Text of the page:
wrote that he died after the infection of an arrow wound he received during his final campaign.[46] Later Mongol
Mongol
chronicles connect Genghis's death with a Western Xia princess taken as war booty. One chronicle from the early 17th century even relates the legend that the princess hid a small dagger and stabbed him, though some Mongol
Mongol
authors have doubted this version and suspected it to be an invention by the rival Oirads.[47] Years before his death, Genghis Khan
Genghis Khan
asked to be buried without markings, according to the customs of his tribe. After he died, his body was returned to Mongolia
Mongolia
and presumably to his birthplace in Khentii Aimag, where many assume he is buried somewhere close to the Onon River
Onon River
and the Burkhan Khaldun
Burkhan Khaldun
mountain (part of the Kentii mountain range). According to legend, the funeral escort killed anyone and anything across their path to conceal where he was finally buried. The Genghis Khan
Genghis Khan
Mausoleum, constructed many years after his death, is his memorial, but not his burial site.

The Genghis Khan Mausoleum
Genghis Khan Mausoleum
in the town of Ejin Horo Banner, Inner Mongolia, China

In 1939 Chinese Nationalist soldiers took the mausoleum from its position at the 'Lord's Enclosure' (Mongolian: Edsen Khoroo) in Mongolia
Mongolia
to protect it from Japanese troops. It was taken through Communist-held territory in Yan'an
Yan'an
some 900 km (560 mi) on carts to safety at a Buddhist monastery, the Dongshan Dafo Dian, where it remained for ten years. In 1949, as Communist troops advanced, the Nationalist soldiers moved it another 200 km (120 mi) farther west to the famous Tibetan monastery of Kumbum Monastery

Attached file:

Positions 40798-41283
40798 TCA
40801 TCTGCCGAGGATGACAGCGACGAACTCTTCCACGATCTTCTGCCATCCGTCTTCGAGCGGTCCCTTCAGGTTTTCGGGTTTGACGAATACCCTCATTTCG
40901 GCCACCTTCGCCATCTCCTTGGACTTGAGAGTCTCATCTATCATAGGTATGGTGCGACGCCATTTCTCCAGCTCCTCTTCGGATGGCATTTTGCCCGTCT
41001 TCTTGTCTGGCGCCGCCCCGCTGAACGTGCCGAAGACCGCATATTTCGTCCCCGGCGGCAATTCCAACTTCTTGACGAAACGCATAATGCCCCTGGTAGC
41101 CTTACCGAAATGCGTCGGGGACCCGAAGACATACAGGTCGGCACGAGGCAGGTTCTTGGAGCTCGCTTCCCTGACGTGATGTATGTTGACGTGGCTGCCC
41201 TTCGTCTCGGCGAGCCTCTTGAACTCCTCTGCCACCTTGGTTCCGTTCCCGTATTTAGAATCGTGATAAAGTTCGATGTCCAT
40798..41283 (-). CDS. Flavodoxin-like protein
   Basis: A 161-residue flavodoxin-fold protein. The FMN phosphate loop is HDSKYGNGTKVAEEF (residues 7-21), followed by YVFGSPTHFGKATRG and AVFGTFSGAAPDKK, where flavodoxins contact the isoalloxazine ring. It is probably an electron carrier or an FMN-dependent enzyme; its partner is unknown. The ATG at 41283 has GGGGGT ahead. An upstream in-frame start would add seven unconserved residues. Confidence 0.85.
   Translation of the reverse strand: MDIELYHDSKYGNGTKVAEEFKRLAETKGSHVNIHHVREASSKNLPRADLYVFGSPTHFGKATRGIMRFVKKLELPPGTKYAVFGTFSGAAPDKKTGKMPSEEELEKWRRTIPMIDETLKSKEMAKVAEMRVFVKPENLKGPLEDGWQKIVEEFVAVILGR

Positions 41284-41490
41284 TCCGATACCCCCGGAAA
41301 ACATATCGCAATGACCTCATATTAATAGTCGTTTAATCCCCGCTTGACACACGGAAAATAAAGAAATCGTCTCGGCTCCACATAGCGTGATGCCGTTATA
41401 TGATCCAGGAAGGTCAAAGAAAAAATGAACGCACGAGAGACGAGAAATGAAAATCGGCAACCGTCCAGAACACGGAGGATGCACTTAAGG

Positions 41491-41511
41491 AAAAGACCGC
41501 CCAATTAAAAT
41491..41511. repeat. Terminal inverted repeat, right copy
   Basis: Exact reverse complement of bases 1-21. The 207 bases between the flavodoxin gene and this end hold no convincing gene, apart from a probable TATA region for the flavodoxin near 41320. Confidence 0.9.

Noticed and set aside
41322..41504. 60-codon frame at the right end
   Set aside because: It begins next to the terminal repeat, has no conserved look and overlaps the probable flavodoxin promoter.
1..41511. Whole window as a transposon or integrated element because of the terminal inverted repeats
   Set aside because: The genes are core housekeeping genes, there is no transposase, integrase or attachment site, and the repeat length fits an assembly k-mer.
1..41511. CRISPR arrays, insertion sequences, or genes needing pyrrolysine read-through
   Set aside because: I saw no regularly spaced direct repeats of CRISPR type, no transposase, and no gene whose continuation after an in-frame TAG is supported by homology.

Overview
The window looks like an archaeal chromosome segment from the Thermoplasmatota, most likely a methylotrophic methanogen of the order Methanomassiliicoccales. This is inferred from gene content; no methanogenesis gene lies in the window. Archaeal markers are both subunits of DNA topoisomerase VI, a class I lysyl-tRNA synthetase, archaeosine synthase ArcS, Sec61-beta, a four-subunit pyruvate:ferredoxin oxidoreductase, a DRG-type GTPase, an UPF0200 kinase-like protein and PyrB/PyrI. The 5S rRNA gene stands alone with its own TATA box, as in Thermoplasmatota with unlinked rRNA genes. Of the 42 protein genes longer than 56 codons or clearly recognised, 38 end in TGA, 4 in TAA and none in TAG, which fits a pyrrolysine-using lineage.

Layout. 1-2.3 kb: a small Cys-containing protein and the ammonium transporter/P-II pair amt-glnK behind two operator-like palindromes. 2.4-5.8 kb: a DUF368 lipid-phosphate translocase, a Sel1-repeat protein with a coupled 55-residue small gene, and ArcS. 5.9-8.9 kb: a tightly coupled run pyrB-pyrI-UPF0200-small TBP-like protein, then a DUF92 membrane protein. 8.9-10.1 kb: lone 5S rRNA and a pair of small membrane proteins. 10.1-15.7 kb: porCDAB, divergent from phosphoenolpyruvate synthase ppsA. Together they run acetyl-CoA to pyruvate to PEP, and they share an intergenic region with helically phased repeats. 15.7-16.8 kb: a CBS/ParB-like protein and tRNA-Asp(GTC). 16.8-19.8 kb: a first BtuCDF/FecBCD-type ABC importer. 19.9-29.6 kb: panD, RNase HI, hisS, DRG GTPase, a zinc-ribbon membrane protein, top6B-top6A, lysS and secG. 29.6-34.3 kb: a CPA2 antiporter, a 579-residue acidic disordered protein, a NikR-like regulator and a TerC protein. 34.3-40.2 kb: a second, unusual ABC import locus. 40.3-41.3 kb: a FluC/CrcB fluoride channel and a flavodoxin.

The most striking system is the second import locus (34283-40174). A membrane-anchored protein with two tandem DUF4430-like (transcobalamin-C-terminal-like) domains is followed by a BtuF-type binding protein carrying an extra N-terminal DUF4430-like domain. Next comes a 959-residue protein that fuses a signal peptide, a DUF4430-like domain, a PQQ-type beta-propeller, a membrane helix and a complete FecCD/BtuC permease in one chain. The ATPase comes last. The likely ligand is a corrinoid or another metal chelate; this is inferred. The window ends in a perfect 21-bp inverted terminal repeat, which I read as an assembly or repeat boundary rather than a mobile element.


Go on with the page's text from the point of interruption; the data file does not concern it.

Kumbum Monastery
or Ta'er Shi near Xining, which soon fell under Communist control. In early 1954, Genghis Khan's bier and relics were returned to the Lord's Enclosure in Mongolia. By 1956 a new temple was erected there to house them.[48] In 1968 during the Cultural Revolution, Red Guards destroyed almost everything of value. The "relics" were remade in the 1970s and a great marble statue of Genghis was completed in 1989.[49] On October 6, 2004, a joint Japanese-Mongolian archaeological dig uncovered what is believed to be Genghis Khan's palace in rural Mongolia, which raises the possibility of actually locating the ruler's long-lost burial site.[50] Folklore says that a river was diverted over his grave to make it impossible to find (the same manner of burial as the Sumerian King Gilgamesh
Gilgamesh
of Uruk and Atilla the Hun). Other tales state that his grave was stampeded over by many horses, and that trees were then planted over the site, and the permafrost also did its part in hiding the burial site. Genghis Khan
Genghis Khan
left behind an army of more than 129,000 men; 28,000 were given to his various brothers and his sons. Tolui, his youngest son, inherited more than 100,000 men. This force contained the bulk of the elite Mongolian cavalry. By tradition, the youngest son inherits his father's property. Jochi, Chagatai, Ögedei
Ögedei
Khan, and Kulan's son Gelejian received armies of 4,000 men each. His mother and the descendants of his three brothers received 3,000 men each. Mongol
Mongol
Empire Main article: Mongol
Mongol
Empire Politics and economics Main article: Organization of the Mongol Empire
Mongol Empire
under Genghis Khan

Mongol
Mongol
Empire

The Mongol Empire
Mongol Empire
was governed by a civilian and military code, called the Yassa, created by Genghis Khan. The Mongol Empire
Mongol Empire
did not emphasize the importance of ethnicity and race in the administrative realm, instead adopting an approach grounded in meritocracy. The exception was the role of Genghis Khan
Genghis Khan
and his family. The Mongol Empire was one of the most ethnically and culturally diverse empires in history, as befitted its size. Many of the empire's nomadic inhabitants considered themselves Mongols
Mongols
in military and civilian life, including Mongols, Turks and others and included many diverse Khans of various ethnicities as part of the Mongol Empire
Mongol Empire
such as Muhammad Khan. There were tax exemptions for religious figures and, to some extent, teachers and doctors. The Mongol Empire
Mongol Empire
practiced religious tolerance because Mongol
Mongol